SOS Saco Bay hosts a conference on coastal erosion Sept. 27. Shawn Patrick Ouellette Photo/Portland Press Herald

SACO — Save our Shorelines: Saco Bay announces its first annual conference on Coastal Erosion at Ferry Beach Retreat & Conference Center in Saco on Tuesday, Sept. 27. The conference will focus on what organizers describe as the dual threats of climate change and coastal erosion.

Coastal Erosion is a naturally occurring process, but at Camp Ellis in Saco, erosion has been accelerated by a jetty built by the U. S. Army Corps of Engineers at the mouth of the Saco River in the late 19th century, according to a news release by SOS Saco Bay. The jetty interrupts the normal northeasterly flow of sand, which has resulted in devastating beach loss at Camp Ellis. Since the jetty was built, coastal erosion has claimed 39 homes at Camp Ellis.

In 2007, the federal government allocated $26.9 million for completion of a spur jetty that was proposed to help mitigate beach loss, but that project was never approved. More recently SOS Saco Bay connected with a Florida based company, Living Shoreline Solutions. The company manufactures wave attenuation devices. Wave attenuation devices, or WADS, have proven effective in slowing down wave energy while building up beaches. Additionally, the WADS function as artificial reefs, creating habitat for aquatic plants and animals.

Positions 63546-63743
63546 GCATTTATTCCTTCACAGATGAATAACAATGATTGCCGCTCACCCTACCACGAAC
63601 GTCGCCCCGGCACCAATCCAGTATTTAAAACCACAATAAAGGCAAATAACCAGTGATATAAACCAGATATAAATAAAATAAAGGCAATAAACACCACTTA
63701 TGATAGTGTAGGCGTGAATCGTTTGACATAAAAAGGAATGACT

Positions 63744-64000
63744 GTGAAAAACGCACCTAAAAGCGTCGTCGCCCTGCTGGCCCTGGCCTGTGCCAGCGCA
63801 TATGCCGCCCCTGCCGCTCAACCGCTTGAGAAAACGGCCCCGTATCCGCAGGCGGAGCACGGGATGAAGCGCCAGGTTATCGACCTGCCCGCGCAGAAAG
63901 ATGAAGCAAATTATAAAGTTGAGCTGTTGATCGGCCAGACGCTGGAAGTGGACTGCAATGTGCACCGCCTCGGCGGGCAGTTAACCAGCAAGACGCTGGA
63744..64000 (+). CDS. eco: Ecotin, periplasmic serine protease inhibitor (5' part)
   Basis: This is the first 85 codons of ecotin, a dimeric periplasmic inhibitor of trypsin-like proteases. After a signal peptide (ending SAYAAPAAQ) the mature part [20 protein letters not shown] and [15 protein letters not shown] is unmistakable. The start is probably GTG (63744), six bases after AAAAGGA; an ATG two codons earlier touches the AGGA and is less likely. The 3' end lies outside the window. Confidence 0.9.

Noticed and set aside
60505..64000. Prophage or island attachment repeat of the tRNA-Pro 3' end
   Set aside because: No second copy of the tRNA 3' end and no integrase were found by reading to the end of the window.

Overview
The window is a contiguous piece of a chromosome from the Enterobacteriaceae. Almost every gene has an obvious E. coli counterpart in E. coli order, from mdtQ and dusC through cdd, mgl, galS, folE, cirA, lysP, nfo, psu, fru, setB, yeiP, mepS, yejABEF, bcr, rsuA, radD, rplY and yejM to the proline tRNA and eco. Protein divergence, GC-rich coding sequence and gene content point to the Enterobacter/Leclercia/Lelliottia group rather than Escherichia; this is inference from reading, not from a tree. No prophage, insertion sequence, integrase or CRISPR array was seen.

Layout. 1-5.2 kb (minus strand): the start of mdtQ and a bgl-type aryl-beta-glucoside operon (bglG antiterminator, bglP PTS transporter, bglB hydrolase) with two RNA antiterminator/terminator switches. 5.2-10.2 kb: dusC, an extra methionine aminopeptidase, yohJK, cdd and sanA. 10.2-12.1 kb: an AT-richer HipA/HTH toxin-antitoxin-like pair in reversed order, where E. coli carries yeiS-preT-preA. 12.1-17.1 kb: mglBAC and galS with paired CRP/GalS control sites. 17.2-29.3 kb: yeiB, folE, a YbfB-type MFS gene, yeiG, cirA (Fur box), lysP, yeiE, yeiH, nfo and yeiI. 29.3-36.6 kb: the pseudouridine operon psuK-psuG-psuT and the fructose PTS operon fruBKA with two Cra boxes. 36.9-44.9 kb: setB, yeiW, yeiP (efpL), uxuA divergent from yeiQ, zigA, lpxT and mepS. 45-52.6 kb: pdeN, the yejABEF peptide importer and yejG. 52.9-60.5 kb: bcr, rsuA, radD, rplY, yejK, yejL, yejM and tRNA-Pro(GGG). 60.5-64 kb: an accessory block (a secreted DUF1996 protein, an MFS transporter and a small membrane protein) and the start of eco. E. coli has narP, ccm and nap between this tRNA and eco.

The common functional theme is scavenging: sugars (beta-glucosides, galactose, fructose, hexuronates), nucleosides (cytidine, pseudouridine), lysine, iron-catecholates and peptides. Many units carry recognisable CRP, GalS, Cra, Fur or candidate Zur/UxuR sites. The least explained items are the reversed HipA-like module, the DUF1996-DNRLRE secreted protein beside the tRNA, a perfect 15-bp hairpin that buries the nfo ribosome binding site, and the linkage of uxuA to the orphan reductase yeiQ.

Last fall, Living Shoreline Solutions completed a study at Camp Ellis Beach, and the company proposed constructing a WAD array, about 130 meters offshore. Scott Bartkowski, president of Living Shoreline Solutions, will be discussing his company’s technology and the Camp Ellis proposal at the Sept. 27 event.

Keynote speaker will be Lori K. Gramlich of Old Orchard Beach, who represents House District 13 in the Maine State House of Representatives. Gramlich serves on the Environment and Natural Resources Committee and is a passionate advocate for saving our beaches. Also featured will be a panel discussion dealing with the past, present and future of Saco Bay, live field stations on the beach, and a presentation by Hannah Baranes of the Gulf of Maine Research Institute, who will discuss sea level rise projections and impacts.

SOS Saco Bay President Kevin Roche encourages anyone concerned about the impact of coastal erosion and sea level rise to attend the event.

“These are problems that must be met by carefully planned and aggressive measures,” said Roche. “We have assembled a program that will provide guidance for important future decisions.”

“There is a lot at stake,” said SOS Saco Bay Vice President David Plavin. “We feel that what we do here has the potential to help other coastal communities deal with these critical environmental issues.”

Registration for the event is live at both https://sossacobay.com and at ferrybeach.org/sos.

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